How Government and Industry Are Reforming Japanese Capitalism
As the Japanese economy languished in the 1990s Japanese government officials, business executives, and opinion leaders concluded that their economic model had gone terribly wrong. They questioned the very institutions that had been credited with Japan's past success: a powerful bureaucracy guiding the economy, close government-industry ties, "lifetime" employment, the main bank system, and dense interfirm networks. Many of these leaders turned to the U.S. model for lessons, urging the government to liberate the economy and companies to sever long-term ties with workers, banks, suppliers, and other firms.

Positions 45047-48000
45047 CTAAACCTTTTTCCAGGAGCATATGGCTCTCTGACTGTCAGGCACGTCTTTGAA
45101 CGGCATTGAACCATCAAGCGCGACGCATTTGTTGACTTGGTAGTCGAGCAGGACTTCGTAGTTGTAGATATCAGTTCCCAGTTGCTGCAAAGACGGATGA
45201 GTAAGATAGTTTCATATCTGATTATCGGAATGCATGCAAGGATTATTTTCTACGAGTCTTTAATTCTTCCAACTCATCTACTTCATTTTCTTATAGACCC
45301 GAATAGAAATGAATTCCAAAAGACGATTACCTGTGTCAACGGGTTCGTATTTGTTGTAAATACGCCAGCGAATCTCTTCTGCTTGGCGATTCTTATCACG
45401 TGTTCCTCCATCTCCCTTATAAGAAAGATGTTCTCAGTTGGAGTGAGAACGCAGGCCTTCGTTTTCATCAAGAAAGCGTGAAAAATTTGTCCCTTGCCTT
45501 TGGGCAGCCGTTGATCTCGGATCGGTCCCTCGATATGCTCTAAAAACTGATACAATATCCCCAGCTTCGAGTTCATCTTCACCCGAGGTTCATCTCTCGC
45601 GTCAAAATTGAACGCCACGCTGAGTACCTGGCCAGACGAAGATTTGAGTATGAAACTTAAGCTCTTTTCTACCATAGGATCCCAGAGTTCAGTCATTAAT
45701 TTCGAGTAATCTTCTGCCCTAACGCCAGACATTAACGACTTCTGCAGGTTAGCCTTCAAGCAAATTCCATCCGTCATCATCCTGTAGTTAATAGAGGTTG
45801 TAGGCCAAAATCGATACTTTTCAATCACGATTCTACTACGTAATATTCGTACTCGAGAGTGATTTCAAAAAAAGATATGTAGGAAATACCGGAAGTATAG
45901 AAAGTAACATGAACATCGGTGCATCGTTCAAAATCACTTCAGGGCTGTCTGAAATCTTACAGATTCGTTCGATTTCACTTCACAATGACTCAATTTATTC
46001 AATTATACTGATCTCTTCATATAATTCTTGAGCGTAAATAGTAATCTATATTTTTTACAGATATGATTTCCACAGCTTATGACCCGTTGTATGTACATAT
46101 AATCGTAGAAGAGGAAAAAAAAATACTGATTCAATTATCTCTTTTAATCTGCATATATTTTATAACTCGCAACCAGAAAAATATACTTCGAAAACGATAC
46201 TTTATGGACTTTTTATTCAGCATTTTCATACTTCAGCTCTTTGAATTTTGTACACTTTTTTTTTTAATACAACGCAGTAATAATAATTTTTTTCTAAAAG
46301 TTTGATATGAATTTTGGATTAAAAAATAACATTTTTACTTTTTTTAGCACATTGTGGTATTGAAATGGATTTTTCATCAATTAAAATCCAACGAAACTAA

Despite popular perceptions to the contrary, Japanese government and industry have in fact enacted substantial reforms. Yet Japan never emulated the American model. As government officials and industry leaders scrutinized their options, they selected reforms to modify or reinforce preexisting institutions rather than to abandon them. In Japan Remodeled, Steven Vogel explains the nature and extent of these reforms and why they were enacted.
Vogel demonstrates how government and industry have devised innovative solutions. The cumulative result of many small adjustments is, he argues, an emerging Japan that has a substantially redesigned economic model characterized by more selectivity in business partnerships, more differentiation across sectors and companies, and more openness to foreign players.